“Based on the information given and the wide timeline of events, I have found no leads, or suspects at this time,” a report states. “I have informed Lancaster of the same. Lancaster agreed and thanked me for my efforts.”

Acting Lt. Curelli told The Times the case was “closed pending any new information. Any new information germane to it will open it back up.”

Lancaster couldn’t immediately be reached for comment about the police investigation. 



  1. Another fine job by our local constabulary… can’t catch a criminal in their own building, why would we expect them to catch one in the public domain. This department along with their sister town Tisbury, need some seriously professional overhauling before they are trusted to do anything other than stand on the side of the road and wave traffic through.

  2. Mr. Johnson, as usual, we can count on you for a generous portion of criticism, regardless of the topic, as long as it involves the police on the Island. If I didn’t like to say things without proof I would think you were a disgruntled and frustrated ( former) police officer yourself.

  3. A few weeks ago I cautioned against jumping to conclusions and letting the facts come to light before making judgments. I was called “sexist” by one of the more strident voices in these commentaries. Of course this person won’t apologize, even though the facts are pointing towards a false alarm.

    • Hi Alex. My name is MacGregor Anderson. I am Meegan’s husband. I don’t agree that this was a false alarm. 10mm shell casings don’t magically fall from the sky. I also believe my wife’s interpretation of the situation was reasonable given all the facts we know and you do not. She reported this after some hesitation and we never expected the police to figure out who did it. We appreciate the efforts the detective made and aren’t at all surprised by the outcome of the investigation. Meegan wants to be done with this and I respect that, but it does bother me when people assume she acted “hysterically”. Let me make you this offer. I will meet with you in person and share facts that haven’t appeared here or anywhere. Then let you draw your own conclusions. I would only ask that you write here again and say either you were right all along, or given what you now know, Meegan acted reasonably. I will trust you to do the right thing. I am easy to get ahold of. I also won’t disclose your real name since I do respect the value of anonymous commentary.

      • It is my perception that the way the media coverage played out it presented a skewed narrative, however I’m willing to take on good faith your side of the story, it sounds like there’s a lot to the average reader never got to understand to get a full picture. Much peace to you and your family

        • Alex Keane: No, the media absolutely did not present a skewed narrative of anything. You had an uncalled for but not surprising reaction to the facts you and all of us were given. Your response now is disingenuous and unrepentant, blaming the newspaper for your own typically misogynistic response to a legitimately frightening situation by a female who was treated abominably on the job for doing her job. And your first reaction here was to feel validated (for being wrong) and whine about wanting an apology? But then you cave when put on the spot (by a man), bow out, accept you’re wrong, and pretend it was someone else’s fault (the media) that you got it wrong? Own it.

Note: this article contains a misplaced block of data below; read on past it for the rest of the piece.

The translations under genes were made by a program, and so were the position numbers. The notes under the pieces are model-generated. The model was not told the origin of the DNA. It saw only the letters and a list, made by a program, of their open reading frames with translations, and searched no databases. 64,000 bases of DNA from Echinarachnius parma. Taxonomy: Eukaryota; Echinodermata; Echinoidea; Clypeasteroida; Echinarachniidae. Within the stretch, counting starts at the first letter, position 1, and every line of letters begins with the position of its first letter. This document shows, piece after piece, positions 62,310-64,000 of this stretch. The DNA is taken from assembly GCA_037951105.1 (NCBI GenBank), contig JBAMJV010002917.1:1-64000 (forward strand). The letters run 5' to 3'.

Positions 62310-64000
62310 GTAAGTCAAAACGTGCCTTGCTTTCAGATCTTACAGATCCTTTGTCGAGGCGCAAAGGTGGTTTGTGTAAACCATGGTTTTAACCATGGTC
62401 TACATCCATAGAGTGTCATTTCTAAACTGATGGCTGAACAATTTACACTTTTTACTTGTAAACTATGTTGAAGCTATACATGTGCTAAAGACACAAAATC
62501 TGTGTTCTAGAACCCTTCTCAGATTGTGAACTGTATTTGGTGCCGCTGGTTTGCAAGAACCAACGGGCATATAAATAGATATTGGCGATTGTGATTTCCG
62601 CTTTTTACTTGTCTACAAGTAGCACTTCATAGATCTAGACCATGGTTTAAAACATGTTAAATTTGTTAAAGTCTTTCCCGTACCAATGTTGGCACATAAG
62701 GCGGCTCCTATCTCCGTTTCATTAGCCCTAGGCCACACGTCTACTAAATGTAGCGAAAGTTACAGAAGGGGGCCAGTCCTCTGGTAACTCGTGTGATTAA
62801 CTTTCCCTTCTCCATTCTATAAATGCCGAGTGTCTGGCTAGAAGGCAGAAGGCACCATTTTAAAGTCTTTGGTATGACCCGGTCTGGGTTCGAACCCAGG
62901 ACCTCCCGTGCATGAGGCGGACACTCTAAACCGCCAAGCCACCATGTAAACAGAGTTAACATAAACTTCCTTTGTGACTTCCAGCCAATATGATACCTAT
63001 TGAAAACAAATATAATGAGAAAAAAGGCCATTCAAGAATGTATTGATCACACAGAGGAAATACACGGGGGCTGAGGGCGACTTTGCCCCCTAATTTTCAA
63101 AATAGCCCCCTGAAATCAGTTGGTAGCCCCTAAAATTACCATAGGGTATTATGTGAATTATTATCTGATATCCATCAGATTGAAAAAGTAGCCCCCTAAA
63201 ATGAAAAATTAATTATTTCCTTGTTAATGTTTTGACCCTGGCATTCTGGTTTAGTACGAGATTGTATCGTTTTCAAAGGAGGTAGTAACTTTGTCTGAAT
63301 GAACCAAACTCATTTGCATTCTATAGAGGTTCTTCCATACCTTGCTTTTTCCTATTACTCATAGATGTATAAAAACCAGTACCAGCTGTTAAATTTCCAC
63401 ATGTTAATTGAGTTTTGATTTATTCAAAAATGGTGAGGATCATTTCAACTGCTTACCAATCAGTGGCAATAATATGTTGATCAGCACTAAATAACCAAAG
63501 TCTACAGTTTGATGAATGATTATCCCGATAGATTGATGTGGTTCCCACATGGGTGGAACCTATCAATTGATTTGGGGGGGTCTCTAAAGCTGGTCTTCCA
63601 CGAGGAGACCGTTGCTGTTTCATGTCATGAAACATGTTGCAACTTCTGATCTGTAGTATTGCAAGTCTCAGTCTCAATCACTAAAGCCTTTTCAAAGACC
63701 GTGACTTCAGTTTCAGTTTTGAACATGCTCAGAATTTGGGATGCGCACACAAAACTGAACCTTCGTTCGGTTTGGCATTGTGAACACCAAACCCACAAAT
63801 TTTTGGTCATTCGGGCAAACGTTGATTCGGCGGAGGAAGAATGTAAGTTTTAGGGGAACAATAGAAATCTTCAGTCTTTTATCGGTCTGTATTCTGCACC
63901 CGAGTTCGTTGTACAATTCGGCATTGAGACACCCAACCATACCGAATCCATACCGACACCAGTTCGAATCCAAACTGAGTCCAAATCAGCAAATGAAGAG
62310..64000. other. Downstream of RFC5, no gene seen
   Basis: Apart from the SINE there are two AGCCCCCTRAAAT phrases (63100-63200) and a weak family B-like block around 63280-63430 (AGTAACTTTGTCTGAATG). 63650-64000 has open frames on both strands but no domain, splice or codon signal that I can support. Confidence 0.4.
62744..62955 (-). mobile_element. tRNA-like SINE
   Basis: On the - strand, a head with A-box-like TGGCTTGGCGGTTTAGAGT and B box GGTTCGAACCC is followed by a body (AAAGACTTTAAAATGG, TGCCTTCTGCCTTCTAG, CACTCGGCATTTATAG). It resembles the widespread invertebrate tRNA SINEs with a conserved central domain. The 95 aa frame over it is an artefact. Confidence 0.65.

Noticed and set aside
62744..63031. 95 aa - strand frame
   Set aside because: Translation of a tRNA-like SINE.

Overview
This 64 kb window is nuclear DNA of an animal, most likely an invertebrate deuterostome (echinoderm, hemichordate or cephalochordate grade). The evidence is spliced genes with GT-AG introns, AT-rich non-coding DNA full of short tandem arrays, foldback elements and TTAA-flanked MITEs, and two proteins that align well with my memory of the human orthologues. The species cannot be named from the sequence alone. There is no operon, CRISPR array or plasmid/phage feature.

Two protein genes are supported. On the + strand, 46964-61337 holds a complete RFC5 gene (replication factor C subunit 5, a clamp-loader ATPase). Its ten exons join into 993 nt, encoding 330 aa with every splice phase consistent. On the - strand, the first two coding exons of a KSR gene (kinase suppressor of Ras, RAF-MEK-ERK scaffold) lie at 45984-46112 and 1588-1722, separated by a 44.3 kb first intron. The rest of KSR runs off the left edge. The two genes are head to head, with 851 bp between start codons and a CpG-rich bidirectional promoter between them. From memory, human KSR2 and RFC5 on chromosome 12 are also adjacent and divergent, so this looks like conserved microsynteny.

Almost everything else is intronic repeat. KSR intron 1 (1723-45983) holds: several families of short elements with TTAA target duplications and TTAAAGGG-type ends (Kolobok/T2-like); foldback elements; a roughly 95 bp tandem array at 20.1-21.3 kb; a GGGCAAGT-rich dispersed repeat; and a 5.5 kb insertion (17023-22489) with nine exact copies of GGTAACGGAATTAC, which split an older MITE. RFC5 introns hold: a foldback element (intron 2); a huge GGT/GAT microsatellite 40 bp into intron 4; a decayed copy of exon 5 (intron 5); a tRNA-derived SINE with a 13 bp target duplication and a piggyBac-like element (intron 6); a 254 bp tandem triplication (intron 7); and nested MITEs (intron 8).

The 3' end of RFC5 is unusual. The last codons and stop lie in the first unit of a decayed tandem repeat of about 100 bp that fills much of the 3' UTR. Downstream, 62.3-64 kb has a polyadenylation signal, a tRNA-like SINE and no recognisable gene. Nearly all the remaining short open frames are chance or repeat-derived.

Why does McGregor Anderson say he “won’t disclose your real name”? Anonymous commentary is not allowed here.

        • Thank you Alex. I appreciate your consideration here. It was a very difficult situation and there is no roadmap for how to react. We hope to move on to better days, and given all that is going on in the world, we consider this incident, while quite frightening, to be minor compared to what many are going through. I hope everyone can show a bit more civility and restraint while supporting their ideals…we could all use the break.

    • Alex, I have it from a reliable source (my 6 year old granddaughter) that the wait time for something you’re never gonna get is not affected by whining about it. Holding one’s breath and stamping one’s feet also does not work, according to my source.

      FYI, this person, moi, does not apologize for noticing misogyny. “Strident” is better than “shrill” and “hysterics”, but not by much, lol.

  4. An inconclusive investigation and a false alarm are two very different animals. These were casings, not some harmless, commonplace item that you might expect to fall into a tote bag. Meegan Lancaster absolutely did the right thing by reporting them to the police. It’s a terrible shame that she was made to feel unsafe and that she has to deal with unreasonable levels of criticism simply for doing her job. Many have spoken highly of her professionalism and character. I really appreciate those willing to make tough calls for the good of the community, especially during a pandemic.

  5. The case was a nonstarter from the beginning. The duration of time and evidence contamination, through no fault of the victim, made a conclusive determination difficult. The fear of Ms. Lancaster is real and should not be discounted. The intimidation of a public official when they’re easy prey is not new to the Vineyard. It can take many forms. It’s time for the sleuths to move on and trust Lt. Curelli’s judgement. If there’s anything to pursue, he’ll make it happen.

    • Thank you, Paul. The questioning/suggestion that was really victim-blaming was insulting and entirely out of place here. The lack of ownership and accountability for it adds insult to injury.